SET decision won’t affect disqualification cases vs Poe

If there’s a positive thing that came out of the SET decision, supporters who earlier doubted Poe have now returned, says Poe's counsel George Garcia

NO EFFECT. Petitioners of the 4 disqualification cases claim the Senate Electoral Tribunal's favorable decision on Grace Poe will not affect their pending cases before the Commission on Elections. Photo by Jansen Romero/Rappler

MANILA, Philippines – The Senate Electoral Tribunal (SET) may have voted in favor of presidential polls front runner Senator Grace Poe but the war is far from over, according to the petitioners of the 4 cases seeking to disqualify her from the 2016 presidential elections.

All 4 petitioners claimed the SET decision would not affect the cases filed before the poll body.

Former University of the East Law Dean Amado Valdez said the tribunal’s decision “should not” affect his petition.

Valdez said the SET declared Poe a natural-born citizen based on her status as a foundling, without consideration of her renunciation and reacquisition of Philippine citizenship in 2001 and 2006, respectively. (READ: DOCUMENT: SET decision on disqualification case vs Poe)

Valdez, in his petition, said Poe lost her natural-born status when she reacquired her Philippine citizenship in 2006.

“In the case of [my] petition, the ground is not about her being a foundling but her having renounced her citizenship and reacquired it under RA 9225 (Citizenship Retention and Reacquisition Act). The petition also argues whether we can count the 10-year residency while she was a dual citizen from 2006 to 2010,” Valdez told Rappler in a text message.

In 2001, Poe became a naturalized US citizen after marrying her husband Neil Llamanzares, who is a dual citizen of the US and the Philippines since birth. (READ: TIMELINE: Grace Poe’s citizenship, residency)

In 2006, she reacquired her Philippine citizenship through RA 9225, making her a dual citizen from 2006 to 2010. She then renounced her foreign citizenship in 2010, prior to taking oath as chairperson of the Movie and Television Review and Classification Board.

Another petitioner Antonio Contreras shared the same sentiment, saying his petition is different from the disqualification case decided by the SET. 

“It won’t affect my petition because my petition is on residency not on citizenship, it doesn’t have any bearing on my petition,” Contreras told reporters after a preliminary conference on the case on Monday, November 23.

The SET dropped the residency component of the petition filed before them by Rizalito David.

The Constitution mandates a 2-year residency requirement for senators and a 10-year minimum requisite for president.

Contreras maintained that Poe did not meet this, as her residency years should only be counted starting July 2006, when she reacquired her Philippine citizenship. Contreras said Poe supposedly lacks 2 months to complete the 10 years needed.

Comelec ‘not bound’ by SET ruling

Petitioner Estrella Elamparo, for her part, said the poll body is “not bound” by the SET decision. After all, she said the Comelec is an independent constitutional body.

Aside from residency issues, Elamparo’s petition questions Poe’s citizenship as a foundling, the issue settled by the SET in its decision.

While Elamparo maintained the Comelec should “independently” decide on the issue of citizenship, she is hoping the dissenting opinions of SC Associate Justices Antonio Carpio, Arturo Brion, and Teresita De Castro would “influence” the poll body.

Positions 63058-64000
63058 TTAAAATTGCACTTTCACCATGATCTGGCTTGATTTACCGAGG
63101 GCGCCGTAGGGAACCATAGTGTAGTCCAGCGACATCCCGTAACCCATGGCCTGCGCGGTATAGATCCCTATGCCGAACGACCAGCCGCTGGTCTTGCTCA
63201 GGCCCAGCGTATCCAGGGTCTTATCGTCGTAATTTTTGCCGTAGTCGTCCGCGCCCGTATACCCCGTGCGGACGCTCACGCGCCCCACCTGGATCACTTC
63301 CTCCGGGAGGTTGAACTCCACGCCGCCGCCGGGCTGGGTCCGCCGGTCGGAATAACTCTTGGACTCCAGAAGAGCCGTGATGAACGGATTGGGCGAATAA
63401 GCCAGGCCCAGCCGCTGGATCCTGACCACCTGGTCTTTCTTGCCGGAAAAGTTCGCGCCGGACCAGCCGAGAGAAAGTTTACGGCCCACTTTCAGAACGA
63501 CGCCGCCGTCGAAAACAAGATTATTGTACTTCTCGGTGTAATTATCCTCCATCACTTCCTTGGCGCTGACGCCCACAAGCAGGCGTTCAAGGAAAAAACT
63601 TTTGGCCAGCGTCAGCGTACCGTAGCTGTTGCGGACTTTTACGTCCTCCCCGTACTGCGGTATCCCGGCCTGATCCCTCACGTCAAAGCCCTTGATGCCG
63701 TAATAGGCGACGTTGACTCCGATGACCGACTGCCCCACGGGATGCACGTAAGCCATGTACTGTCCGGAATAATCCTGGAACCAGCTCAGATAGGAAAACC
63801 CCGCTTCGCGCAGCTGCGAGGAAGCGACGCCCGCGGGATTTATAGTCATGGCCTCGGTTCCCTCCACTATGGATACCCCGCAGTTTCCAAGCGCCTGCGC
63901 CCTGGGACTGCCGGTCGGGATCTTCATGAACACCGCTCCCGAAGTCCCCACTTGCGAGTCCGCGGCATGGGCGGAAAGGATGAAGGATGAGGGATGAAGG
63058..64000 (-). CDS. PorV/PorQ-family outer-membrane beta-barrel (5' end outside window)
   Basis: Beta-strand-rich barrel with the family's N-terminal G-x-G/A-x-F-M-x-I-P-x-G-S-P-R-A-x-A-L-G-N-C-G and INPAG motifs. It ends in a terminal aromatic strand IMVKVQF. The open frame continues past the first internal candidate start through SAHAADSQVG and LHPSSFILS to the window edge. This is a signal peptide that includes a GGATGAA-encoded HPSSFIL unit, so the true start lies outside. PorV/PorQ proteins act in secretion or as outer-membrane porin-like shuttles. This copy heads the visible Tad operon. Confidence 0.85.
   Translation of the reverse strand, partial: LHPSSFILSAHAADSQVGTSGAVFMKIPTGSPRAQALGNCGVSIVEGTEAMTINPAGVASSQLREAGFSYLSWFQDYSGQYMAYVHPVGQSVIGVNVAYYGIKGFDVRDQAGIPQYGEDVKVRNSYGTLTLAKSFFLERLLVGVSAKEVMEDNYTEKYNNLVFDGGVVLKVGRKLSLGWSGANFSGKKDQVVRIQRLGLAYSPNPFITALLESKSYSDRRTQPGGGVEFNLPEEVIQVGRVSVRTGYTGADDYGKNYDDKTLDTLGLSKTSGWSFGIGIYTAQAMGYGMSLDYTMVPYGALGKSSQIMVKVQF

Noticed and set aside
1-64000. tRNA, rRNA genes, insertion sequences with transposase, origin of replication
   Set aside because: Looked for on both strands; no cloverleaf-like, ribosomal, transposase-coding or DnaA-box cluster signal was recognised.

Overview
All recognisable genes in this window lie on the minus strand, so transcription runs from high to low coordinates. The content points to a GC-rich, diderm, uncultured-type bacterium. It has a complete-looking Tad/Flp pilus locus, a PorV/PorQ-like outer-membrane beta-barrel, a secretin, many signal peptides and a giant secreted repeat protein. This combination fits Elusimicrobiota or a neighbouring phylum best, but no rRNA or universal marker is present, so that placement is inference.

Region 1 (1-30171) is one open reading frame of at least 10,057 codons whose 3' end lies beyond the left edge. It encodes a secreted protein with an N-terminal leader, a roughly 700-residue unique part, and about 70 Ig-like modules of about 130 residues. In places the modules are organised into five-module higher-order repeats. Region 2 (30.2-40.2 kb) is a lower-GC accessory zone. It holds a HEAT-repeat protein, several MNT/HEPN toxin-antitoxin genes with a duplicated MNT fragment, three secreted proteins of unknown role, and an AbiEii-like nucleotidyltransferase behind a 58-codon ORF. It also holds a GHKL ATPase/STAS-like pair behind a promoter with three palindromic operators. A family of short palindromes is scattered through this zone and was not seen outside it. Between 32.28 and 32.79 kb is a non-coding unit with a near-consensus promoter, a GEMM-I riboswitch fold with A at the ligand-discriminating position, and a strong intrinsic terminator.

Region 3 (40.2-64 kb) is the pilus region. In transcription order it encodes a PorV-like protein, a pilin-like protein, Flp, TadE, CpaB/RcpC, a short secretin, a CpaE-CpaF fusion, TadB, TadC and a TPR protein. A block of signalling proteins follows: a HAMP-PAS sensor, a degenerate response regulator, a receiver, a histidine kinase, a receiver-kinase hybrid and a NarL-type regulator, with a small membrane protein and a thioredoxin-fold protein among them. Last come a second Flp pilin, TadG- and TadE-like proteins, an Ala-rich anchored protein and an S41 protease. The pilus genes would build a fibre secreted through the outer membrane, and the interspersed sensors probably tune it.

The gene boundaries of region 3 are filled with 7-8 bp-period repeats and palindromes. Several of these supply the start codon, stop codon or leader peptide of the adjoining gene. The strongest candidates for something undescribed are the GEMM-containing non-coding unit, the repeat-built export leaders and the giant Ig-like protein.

“As to persuasive effect, I am counting on the extremely well argued and scholarly dissenting opinions of the 3 Justices to have stronger influence on the Commission compared to the majority decision which was based on political expediency,” she told Rappler in a text message.

Former Senator Francisco “Kit” Tatad echoed Elamparo’s view and said the SET erred in its decision declaring Poe a natural-born citizen.

His lawyer Manuelito Luna said the poll body has its own mandate, as he claimed the SET’s decision is “erroneous and unconstitutional.”

“Comelec is an independent constitutional body. It has its own mandate. So the wrong decision of the 5-man majority of the SET in no way affect the disposition of the case before the law department of the commission on elections,” he said.

Poe’s camp: Initial SET victory gave us hope

If there’s one positive thing that came out of the SET decision, Poe’s counsel George Garcia said supporters who doubted Poe have now returned. 

He added the SET decision is a big push for their arguments on the 4 disqualification cases, even as all petitioners remained firm the tribunal ruling would not hamper their cases.

“Maganda lang po sabihin na because of the initial victory sa SET nanumbalik kahit paano ung mga tao na nagkaroon ng agam-agam,” Garcia said.

(It’s good to say that people who had doubts came back because of the intial victory in the SET.) 

While Garcia said the Comelec should not decide based on the SET ruling alone, he expressed hope that the poll body sees the “logic” and “reason” behind the majority decision. 

“Di ako naniniwala that the Comelec will decide the case based on the SET decision. It’s too unfair di naman under ng SET ang Commission on Elections. Lumakas din kaso namin dito sa Comelec. Lahat ng 4 na kaso, kung ang Senate Electoral Tribunal ay nagsabi na kami ay natural born, ang Comelec sana naman ay makita ang logic at yung naging dahilan ng Senate Electoral Tribunal,” he said.

(I don’t believe the Comelec will decide the case based on the SET decision. It’s too unfair because the Commission on Elections is not under the SET. Our case here before the Comelec also got stronger. I hope the Comelec sees the logic behind our arguments.) –